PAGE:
TT 2013 Revisited – Practice Week

In the absence of the IOM TT racing this year (2021), instead of looking forward as I would usually by now, I spent some time looking back. Since I moved to the Island in 1999, TT has been the highlight of my year. As the years pass by, I have experienced highs and lows, joy, excitement, friendship, camaraderie, team work and so many other great things. There have been terrible lows; times of fear, of worry, of disappointment and overwhelming sadness. Road racing is a cruel mistress – she has a hold over those who have committed to her that is really quite hard to explain, she is brilliant yet cruel… and very hard to walk away from.

IOM TT – Picture courtesy of Keith Quirk

For many years, the fortnight was whirlwind of escaping work on time to watch practice, catching up with visiting friends, socialising, and of course the main event – the racing. My best mate of twenty years lived on the course, so it was usual to spend race days there. She was part of a big family, and they had pretty much adopted me as one of them. There were always visitors and the days were brilliant fun sat on her wall with the bikes just feet away, combined with access to clean toilets, cold beer and good food. Most years one of the visitors is her brother, who has a keen interest (obsession?!) in bikes and has often talked of his dream to race the TT in his sidecar. In 2013, it was finally time for his dream to become a reality…. During the fortnight, I decided to write a blog about the week and how it unfolded, and with no TT happening this year I have revisited my scribblings and I’d like to share them again to give you readers that may not have seen them before a view of the Isle of Man TT from a slightly different perspective. This first instalment is a summary of the first practice and is pretty much exactly as I wrote it 8 years ago…

I remember when we heard he’d entered his sidecar – a mixture of admiration (how amazing to get to do something you’ve always dreamed of) along with a twinge of fear. I’m sure I don’t need to explain that. The months have passed and now here we are….

I head to meet my buddy so we can all go to the Grandstand to see him off. When we get there, we find them getting the bike ready to go and be scrutineered. The tension is palpable – her brother is usually a pretty chilled and laid-back guy, but you can see that he is more edgy than usual. His partner is quieter than usual and best buddy is doing her best to keep busy. Having got there at 4ish, those couple of hours seem to go on forever. But then suddenly it’s 6pm and the last-minute preparation is in full flow. I’d expected to leave them and head up to sit in the Grandstand to watch, but there are enough team passes so I get to go into Parc Ferme and down pit lane to see them off. I’m excited as I’ve not been quite so close to the action ever before.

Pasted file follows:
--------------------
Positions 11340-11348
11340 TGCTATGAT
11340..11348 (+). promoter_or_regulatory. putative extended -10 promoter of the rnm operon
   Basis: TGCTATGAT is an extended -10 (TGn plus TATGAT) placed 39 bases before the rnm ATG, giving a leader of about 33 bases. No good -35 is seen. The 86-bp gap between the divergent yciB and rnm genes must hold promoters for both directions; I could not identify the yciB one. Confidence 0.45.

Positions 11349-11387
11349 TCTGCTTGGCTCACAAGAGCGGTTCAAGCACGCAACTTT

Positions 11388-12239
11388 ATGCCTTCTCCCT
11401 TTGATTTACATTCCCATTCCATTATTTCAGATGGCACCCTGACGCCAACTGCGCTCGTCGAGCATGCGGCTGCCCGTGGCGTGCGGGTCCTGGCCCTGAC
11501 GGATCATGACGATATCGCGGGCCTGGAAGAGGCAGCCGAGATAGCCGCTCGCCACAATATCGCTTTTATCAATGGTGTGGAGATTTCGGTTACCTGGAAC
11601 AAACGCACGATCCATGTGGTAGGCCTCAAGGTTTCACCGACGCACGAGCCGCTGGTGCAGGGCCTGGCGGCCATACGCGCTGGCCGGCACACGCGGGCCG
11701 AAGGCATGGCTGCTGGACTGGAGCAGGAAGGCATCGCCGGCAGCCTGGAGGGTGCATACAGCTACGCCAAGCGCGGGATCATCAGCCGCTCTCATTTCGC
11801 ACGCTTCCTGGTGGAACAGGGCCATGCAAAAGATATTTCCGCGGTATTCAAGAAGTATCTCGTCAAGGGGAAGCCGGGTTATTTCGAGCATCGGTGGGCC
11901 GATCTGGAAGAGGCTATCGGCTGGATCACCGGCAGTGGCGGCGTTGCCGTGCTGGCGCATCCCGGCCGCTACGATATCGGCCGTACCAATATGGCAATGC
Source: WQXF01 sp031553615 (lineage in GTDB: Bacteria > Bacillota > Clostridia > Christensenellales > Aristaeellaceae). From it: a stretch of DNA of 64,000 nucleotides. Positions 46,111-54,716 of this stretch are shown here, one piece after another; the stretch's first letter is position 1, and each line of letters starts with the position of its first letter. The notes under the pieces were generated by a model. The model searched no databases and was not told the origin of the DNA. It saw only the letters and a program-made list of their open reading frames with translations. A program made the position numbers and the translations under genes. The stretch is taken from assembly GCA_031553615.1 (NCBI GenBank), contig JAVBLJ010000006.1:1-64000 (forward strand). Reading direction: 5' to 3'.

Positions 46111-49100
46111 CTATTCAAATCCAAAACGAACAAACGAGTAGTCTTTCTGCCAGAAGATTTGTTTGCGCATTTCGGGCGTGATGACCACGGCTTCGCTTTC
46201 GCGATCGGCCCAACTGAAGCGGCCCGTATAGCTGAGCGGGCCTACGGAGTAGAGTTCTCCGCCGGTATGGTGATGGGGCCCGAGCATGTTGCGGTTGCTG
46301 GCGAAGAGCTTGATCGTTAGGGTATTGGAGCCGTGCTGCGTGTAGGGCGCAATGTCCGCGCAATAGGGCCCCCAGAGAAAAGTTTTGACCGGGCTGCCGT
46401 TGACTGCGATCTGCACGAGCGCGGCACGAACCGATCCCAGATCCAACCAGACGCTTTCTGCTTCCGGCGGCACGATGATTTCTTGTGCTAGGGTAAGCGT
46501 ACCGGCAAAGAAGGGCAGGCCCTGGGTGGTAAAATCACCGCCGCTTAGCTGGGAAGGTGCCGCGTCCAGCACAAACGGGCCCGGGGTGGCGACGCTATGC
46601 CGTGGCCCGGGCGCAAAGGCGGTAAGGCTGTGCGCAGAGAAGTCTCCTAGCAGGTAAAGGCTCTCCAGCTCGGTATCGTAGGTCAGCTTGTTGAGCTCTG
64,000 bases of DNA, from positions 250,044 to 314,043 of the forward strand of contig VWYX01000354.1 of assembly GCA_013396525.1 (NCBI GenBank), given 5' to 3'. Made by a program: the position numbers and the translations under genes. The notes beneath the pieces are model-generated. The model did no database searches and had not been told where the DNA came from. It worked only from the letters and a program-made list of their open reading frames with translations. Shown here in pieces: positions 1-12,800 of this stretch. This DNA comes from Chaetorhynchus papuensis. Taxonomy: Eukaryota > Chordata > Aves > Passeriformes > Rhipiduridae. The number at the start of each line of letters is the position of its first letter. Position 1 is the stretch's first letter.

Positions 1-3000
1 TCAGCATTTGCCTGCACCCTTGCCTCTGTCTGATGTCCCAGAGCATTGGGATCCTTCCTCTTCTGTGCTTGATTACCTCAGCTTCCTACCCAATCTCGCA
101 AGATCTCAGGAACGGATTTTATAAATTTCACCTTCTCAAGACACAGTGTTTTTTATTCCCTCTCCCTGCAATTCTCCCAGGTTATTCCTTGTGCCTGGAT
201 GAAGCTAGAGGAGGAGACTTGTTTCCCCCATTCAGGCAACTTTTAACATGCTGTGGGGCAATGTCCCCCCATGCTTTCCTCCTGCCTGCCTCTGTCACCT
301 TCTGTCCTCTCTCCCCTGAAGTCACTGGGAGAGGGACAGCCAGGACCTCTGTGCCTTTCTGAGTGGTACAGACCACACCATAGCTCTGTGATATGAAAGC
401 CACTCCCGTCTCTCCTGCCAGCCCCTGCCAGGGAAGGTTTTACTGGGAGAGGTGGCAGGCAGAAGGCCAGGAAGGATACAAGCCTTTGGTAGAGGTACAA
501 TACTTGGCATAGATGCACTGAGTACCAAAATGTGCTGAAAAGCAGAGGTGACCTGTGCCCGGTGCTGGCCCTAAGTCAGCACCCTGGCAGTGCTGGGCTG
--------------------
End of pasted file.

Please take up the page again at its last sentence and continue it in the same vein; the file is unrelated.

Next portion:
IOM TT – Picture courtesy of Keith Quirk

It’s a bit like entering an inner sanctum, and I’m a little awestruck seeing so many faces that I recognise – McPint, Rutter, MD amongst others are milling about in readiness for the lightweights, old hands who have been here a million times before amongst the orange vests of the newcomers here for the very first time. A small gathering of journalists indicates there is somebody a lot of people are watching – Josh Brookes in his controversial leathers carrying the neon orange colouring over the top half. We make our way down pit lane and see the solo newcomers setting off on their controlled lap. The knot in my stomach is getting tighter as the boys get their lids on and get settled in the outfit. The roar of engines starting up around us, and that smell…. The knot has now sent a lump to my throat and I see the anxious faces of the partners and family, trying their best to act normal so as to keep the boys calm. And then they get the nod to move forwards….and they’re off…. We watch them launch onto the road and disappear off into the distance to St Ninians and for a minute we’re all silent. One of the girls surreptitiously wipes a tear from her eye and I say nothing but put my arm round her & hand her a tissue (I was a girl guide, always prepared!) We make our way back to Parc Ferme and wait.